Gov. Rick Scott is proposing Florida put a three-day limit on opioid prescriptions and spend $50 million as part of a state effort to combat opioid abuse in the state.
Scott unveiled what he calls “major legislation” Tuesday morning during a news conference at the Bradenton Police Department.
“As I travel the state, I have met many families who are dealing with the heartache of drug addiction. Growing up, my own family dealt with the struggle of substance abuse and I know firsthand how this painful issue causes families to worry and pray for help and healing,” Scott said in a written statement. “As states across the country continue to fight this national epidemic, we must make sure Florida is doing our part to help vulnerable individuals and keep our families safe.”
Scott’s legislative proposal would limit access to opioids by placing the three-day limit on opioid prescriptions. A seven-day supply would be granted in cases where patients meet strict conditions. Currently, patients can get a week supply of the drugs and in some cases a month-long supply.
His plan would also require all healthcare professionals that prescribe or dispense medication to participate in the Florida Prescription Drug Monitoring Program. That program, which was created by the Legislature in 2011 to deal with the state’s prescription drug abuse problem, monitors controlled substance prescriptions.
The governor is also calling for additional reforms dealing with unlicensed pain managements clinics and he wants to require continuing education courses for those who prescribe opioids. He is also proposing new opportunities for federal grant funding to combat the state’s opioid problem
Scott will ask the Legislature for $50 million to fund substance abuse treatment, as well as counseling recovery services. The money would also support the Florida Violent Crime and Drug Control Council.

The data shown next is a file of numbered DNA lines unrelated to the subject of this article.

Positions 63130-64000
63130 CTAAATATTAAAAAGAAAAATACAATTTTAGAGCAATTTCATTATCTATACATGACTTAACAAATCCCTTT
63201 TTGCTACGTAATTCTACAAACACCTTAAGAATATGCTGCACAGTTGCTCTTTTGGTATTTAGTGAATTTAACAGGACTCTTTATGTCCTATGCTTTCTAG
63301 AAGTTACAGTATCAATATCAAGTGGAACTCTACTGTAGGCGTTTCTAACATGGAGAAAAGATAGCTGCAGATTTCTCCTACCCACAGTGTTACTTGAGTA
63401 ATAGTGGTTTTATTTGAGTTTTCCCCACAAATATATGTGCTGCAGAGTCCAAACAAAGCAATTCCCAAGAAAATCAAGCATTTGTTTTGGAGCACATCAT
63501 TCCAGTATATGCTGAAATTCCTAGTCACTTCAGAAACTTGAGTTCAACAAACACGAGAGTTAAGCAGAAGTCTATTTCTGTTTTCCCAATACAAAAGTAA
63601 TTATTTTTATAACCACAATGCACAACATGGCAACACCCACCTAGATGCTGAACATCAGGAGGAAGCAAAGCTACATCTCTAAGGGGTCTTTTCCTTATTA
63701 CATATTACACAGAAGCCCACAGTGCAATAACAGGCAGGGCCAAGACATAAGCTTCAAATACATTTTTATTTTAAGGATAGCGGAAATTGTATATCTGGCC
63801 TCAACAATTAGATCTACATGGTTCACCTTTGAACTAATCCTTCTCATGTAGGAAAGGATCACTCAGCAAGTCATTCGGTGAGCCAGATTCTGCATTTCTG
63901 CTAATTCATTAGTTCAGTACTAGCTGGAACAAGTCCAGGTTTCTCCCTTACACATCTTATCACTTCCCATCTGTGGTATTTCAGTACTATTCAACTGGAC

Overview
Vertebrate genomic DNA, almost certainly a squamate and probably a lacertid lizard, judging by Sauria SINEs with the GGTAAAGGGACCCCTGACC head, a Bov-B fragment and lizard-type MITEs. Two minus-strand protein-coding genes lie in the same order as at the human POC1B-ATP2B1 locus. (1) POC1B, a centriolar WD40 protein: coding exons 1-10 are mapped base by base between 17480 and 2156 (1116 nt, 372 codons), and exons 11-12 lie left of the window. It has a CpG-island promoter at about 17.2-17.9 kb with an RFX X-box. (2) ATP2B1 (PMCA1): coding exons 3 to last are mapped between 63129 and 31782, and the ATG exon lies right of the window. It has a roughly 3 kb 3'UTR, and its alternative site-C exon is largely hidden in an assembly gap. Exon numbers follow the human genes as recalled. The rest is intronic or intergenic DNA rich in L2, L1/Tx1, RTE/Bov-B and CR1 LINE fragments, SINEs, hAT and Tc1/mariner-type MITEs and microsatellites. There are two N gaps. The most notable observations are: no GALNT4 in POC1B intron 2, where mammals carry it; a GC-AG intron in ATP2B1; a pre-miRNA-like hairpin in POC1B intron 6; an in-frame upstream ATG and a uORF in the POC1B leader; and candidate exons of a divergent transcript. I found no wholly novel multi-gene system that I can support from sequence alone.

“These proposals will make a major impact on limiting the chance of drug addiction, reducing the ability for dangerous drugs to spread in our communities, giving vulnerable Floridians the support they need, and ensuring our hardworking law enforcement officers have the resources to protect Floridians,” Scott added.
The governor says he will work closely with the legislative leaders to pass the anti-opioid legislation.
Earlier this year, Scott declared a state of emergency in Florida an effort to combat the state’s major opioid problem. That declaration made available $27 million in federal funding for treatment and other services.
“We are in the midst of a national opioid crisis claiming lives in Florida, and we must do everything we can to stop drug abuse and save lives,” Attorney General Pam Bondi said in response to Scott’s proposal. “It will take an all-hands-on-deck strategy, not only in Florida, but nationwide to address this crisis destroying American families.”
Both Senate President Joe Negron and House Speaker Richard Corcoran say they will work with the governor to pass a reform package aimed at combatting the opioid drug problem in Florida.
Florida has been hit hard by the opioid crisis.
According to the most recent Florida Department of Law Enforcement statistics, 3,896 Floridians died in 2015 from heroin, fentanyl and oxycodone overdoses. That represents about 12 percent of the 33,000 people who died nationwide that year due to opioid abuse.